Europhys. Lett.
Volume 71, Number 1, July 2005
Page(s) 49 - 55
Section Atomic and molecular physics
Published online 27 May 2005
Europhys. Lett., 71 (1), pp. 49-55 (2005)
DOI: 10.1209/epl/i2005-10062-x

Self-consistent variational theory for globules

A. Dua and T. A. Vilgis

Max-Planck-Institute for Polymer Research - Ackermannweg 10, 55128 Mainz, Germany

received 17 March 2005; accepted in final form 4 May 2005
published online 27 May 2005

A self-consistent variational theory for globules based on the uniform expansion method is presented. This method, first introduced by Edwards and Singh to estimate the size of a self-avoinding chain, is restricted to a good-solvent regime, where two-body repulsion leads to chain swelling. We extend the variational method to a poor-solvent regime where the balance between the two-body attractive and the three-body repulsive interactions leads to contraction of the chain to form a globule. By employing the Ginzburg criterion, we recover the correct scaling for the $\theta$-temperature. The introduction of the three-body interaction term in the variational scheme recovers the correct scaling for the two important length scales in the globule -its overall size R, and the thermal blob size $\xi_{T}$. Since these two length scales follow very different statistics -Gaussian on length scales $\xi_{T}$, and space filling on length scale R- our approach extends the validity of the uniform expansion method to non-uniform contraction rendering it applicable to polymeric systems with attractive interactions. We present one such application by studying the Rayleigh instability of polyelectrolyte globules in poor solvents. At a critical fraction of charged monomers, fc, along the chain backbone, we observe a clear indication of a first-order transition from a globular state at small f to a stretched state at large f; in the intermediate regime the bistable equilibrium between these two states shows the existence of a pearl-necklace structure.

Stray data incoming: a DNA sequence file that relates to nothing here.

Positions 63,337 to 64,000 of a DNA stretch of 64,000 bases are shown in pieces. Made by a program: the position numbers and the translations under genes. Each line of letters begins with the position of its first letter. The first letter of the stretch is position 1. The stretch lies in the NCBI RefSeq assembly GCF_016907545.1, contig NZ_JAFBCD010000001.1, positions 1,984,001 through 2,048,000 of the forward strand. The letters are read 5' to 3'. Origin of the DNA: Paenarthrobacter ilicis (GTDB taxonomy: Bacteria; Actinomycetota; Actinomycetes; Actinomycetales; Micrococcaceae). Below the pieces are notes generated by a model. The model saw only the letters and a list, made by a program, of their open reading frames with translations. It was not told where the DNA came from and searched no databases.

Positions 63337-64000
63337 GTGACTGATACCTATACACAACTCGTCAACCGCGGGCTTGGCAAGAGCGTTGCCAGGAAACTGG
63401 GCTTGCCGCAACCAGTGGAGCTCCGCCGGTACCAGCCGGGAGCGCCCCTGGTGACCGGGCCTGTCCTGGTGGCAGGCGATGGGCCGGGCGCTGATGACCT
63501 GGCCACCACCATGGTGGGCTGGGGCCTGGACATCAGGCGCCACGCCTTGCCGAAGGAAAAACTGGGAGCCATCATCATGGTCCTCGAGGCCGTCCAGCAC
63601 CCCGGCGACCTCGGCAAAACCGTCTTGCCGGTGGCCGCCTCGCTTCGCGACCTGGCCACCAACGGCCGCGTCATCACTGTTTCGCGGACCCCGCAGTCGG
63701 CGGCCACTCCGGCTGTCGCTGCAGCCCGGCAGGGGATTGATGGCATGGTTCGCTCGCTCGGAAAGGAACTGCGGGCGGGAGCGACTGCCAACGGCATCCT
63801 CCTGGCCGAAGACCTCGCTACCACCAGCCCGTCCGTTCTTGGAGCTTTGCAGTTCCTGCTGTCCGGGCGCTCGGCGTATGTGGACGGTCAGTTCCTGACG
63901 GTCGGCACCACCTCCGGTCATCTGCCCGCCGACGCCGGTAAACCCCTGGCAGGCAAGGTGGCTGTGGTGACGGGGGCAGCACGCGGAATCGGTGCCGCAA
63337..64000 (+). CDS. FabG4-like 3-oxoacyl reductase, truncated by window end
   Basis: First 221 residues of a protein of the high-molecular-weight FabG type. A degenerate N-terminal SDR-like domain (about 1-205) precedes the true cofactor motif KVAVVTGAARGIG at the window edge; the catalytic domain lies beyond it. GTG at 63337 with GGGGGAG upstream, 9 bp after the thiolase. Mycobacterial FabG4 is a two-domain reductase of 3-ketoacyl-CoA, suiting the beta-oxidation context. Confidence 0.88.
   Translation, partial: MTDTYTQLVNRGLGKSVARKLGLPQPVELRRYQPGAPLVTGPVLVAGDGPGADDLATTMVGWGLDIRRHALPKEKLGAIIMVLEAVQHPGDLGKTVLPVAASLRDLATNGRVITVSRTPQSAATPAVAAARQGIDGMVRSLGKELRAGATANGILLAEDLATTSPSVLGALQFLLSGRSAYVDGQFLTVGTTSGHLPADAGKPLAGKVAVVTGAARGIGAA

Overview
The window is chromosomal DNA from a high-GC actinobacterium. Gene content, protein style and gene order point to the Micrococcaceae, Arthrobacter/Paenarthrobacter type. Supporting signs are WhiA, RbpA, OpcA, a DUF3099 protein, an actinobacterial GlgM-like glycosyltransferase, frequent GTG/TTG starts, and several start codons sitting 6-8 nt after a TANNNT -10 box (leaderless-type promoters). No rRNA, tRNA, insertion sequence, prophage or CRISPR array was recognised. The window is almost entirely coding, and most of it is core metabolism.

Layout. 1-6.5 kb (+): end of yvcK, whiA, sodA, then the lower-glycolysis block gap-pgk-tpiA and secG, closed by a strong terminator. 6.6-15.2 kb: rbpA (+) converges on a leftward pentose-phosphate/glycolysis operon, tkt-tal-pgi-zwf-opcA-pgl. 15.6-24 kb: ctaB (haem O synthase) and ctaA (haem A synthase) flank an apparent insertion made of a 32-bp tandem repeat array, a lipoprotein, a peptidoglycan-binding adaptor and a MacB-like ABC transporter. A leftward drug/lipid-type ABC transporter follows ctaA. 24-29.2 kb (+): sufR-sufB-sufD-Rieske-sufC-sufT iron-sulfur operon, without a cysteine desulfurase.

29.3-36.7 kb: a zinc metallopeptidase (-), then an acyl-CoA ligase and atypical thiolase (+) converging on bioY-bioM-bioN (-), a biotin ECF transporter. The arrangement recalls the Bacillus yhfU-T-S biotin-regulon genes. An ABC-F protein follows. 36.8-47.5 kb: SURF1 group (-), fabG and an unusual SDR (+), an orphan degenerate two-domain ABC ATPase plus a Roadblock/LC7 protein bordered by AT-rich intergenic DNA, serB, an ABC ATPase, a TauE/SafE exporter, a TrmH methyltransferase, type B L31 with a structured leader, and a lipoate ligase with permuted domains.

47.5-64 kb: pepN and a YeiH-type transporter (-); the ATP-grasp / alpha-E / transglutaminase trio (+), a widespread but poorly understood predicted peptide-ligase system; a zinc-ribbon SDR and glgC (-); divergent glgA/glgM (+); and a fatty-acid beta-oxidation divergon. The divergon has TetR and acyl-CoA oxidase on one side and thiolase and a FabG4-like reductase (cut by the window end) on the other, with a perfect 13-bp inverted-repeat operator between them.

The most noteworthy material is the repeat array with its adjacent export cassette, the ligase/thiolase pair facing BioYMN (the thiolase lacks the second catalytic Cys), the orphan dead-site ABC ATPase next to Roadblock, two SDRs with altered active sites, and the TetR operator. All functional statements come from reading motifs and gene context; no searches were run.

36.20.-r - Macromolecules and polymer molecules.
61.25.Hq - Macromolecular and polymer solutions; polymer melts; swelling.
82.35.Rs - Polyelectrolytes.

© EDP Sciences 2005